“What’s happened in the last couple of months is that phrase you used or that particular policy initiative, elected conveners for committees, I’m hoping that’s a shorthand for reform, but it is not a very good one if I may say so because elected conveners are not the answer.
“And not only are they not the answer, they’ve already been looked at, they’ve already been rejected by the previous standards committee.”
While this specific reform does not attract his support, Macintosh is keen to underline the importance of “independence” within the confines of the committees.
“Being a government backbencher is a tricky job as well,” he adds. “You don’t want to just be studiously supportive at all times, you want to have room to be your own person, but you can end up, for example, serving on multiple committees, not getting very much out of them because the minister will take all the credit and you’re doing a lot of the work, you can become committee fodder effectively, and I don’t think that’s very constructive either.
“I think there is very much potential in developing the role of independent-minded, strong voices from the committees in the backbenches and that means supporting our committees in their work, recognising the role of parliament itself in its own right, distinguishing what happens here in parliament from what happens in the government and making sure the lines are clear, and there’s lots of ways of doing that.”
In the spirit of looking across the political divide, Macintosh reveals he has already asked business managers of all parties to present a paper on what they want from the committees before he takes a lead on negotiations to establish them.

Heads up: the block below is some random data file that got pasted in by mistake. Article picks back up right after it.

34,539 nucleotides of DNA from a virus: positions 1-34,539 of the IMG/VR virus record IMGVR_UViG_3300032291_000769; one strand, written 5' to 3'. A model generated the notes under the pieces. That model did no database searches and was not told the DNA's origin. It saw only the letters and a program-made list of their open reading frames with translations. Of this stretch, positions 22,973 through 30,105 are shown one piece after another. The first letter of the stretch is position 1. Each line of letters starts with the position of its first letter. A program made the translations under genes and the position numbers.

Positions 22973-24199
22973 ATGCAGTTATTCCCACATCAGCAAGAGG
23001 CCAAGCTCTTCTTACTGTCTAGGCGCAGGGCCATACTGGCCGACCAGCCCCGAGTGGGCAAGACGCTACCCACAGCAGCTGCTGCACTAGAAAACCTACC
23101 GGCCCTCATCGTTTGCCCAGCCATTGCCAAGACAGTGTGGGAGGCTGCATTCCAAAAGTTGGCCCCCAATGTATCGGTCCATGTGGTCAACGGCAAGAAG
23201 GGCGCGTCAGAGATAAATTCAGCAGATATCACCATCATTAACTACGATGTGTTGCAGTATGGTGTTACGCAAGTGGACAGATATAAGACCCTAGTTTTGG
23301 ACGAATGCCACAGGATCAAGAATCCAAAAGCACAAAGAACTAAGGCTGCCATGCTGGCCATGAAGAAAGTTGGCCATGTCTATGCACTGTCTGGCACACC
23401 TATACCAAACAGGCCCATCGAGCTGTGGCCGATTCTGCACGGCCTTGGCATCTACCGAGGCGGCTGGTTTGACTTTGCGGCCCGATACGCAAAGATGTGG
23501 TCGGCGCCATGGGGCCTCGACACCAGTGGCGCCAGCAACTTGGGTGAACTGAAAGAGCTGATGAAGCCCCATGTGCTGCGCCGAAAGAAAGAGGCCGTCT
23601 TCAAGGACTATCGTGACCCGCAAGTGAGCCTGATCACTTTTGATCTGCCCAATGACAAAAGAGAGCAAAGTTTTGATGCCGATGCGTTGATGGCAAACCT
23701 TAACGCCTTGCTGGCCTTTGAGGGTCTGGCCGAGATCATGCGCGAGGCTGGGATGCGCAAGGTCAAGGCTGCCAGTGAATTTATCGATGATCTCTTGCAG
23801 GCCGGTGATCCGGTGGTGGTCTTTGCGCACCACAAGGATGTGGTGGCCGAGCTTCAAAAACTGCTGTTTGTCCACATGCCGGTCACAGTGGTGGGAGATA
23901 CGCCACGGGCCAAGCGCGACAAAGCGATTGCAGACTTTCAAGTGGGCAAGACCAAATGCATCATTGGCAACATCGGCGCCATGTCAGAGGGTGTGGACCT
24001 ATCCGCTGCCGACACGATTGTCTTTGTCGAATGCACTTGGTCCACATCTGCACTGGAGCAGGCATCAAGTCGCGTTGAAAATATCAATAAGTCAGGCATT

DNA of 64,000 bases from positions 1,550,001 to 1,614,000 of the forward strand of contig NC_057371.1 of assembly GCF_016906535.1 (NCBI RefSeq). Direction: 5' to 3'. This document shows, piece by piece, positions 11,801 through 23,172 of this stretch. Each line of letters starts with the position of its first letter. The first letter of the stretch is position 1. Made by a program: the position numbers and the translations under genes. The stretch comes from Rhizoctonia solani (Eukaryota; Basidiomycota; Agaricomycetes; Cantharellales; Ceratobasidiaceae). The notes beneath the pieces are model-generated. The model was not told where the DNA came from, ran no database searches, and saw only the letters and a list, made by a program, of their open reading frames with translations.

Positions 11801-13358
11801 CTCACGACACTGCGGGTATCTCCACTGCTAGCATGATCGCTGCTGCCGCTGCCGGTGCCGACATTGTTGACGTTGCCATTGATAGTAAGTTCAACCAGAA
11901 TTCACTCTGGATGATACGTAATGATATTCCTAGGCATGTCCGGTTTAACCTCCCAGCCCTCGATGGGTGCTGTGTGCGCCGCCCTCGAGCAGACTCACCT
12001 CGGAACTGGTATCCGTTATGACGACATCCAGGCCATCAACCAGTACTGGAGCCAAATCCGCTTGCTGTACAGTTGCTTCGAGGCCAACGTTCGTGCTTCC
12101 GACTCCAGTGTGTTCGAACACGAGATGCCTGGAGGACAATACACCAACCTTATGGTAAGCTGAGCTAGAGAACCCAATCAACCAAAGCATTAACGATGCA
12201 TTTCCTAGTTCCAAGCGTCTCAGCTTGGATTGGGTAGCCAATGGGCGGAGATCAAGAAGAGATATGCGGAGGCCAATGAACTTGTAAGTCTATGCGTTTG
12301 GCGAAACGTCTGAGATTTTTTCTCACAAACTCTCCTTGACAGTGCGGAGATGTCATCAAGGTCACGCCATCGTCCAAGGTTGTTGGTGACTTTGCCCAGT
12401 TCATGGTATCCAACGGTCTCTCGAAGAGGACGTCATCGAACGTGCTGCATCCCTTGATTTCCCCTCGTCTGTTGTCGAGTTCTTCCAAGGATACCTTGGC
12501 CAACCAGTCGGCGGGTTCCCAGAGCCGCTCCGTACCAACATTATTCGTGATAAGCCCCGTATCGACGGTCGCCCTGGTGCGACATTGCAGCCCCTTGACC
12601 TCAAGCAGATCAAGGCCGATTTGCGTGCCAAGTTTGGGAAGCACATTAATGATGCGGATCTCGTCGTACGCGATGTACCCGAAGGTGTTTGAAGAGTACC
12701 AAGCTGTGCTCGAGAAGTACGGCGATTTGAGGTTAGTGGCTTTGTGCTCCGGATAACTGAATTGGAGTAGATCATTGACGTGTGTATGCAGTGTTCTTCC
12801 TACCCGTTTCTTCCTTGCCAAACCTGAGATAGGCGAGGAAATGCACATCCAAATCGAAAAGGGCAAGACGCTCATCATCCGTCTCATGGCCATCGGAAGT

“Parliament should set up committees to reflect our priorities and therefore if, for example, there is going to be a lot of legislation, a lot of that will end up in justice, we’ve had two justice committees in the past, we might want to continue doing that and that would allow each to have room to do its own scrutiny, its own inquiries and whatever else.
“It might be that we take a different route. If we want to free up individuals, MSPs generally, we might take a certain view of the numbers on committees.
“Now you’ve got a trade-off there because you’ve got proportionality, it’s very difficult to be proportional and get the numbers down, but smaller committees, as a whole, tend to be more nimble, more vocal, more assertive about their own agenda, so there are trade-offs to be had there.”
First Minister’s Questions is another ritual Macintosh says he wants to “reinvigorate”, in the sense that backbenchers are not merely observers to a rammy between the party leaders but rather are given their chance.
“The new PO is already looking to extend the time allocated to FMQs, for instance. “What I’d really like to see, if possible, and this returns to my own belief in parliament, is a move away from the sort of partisan or tribal divisions that it’s very easy to emerge.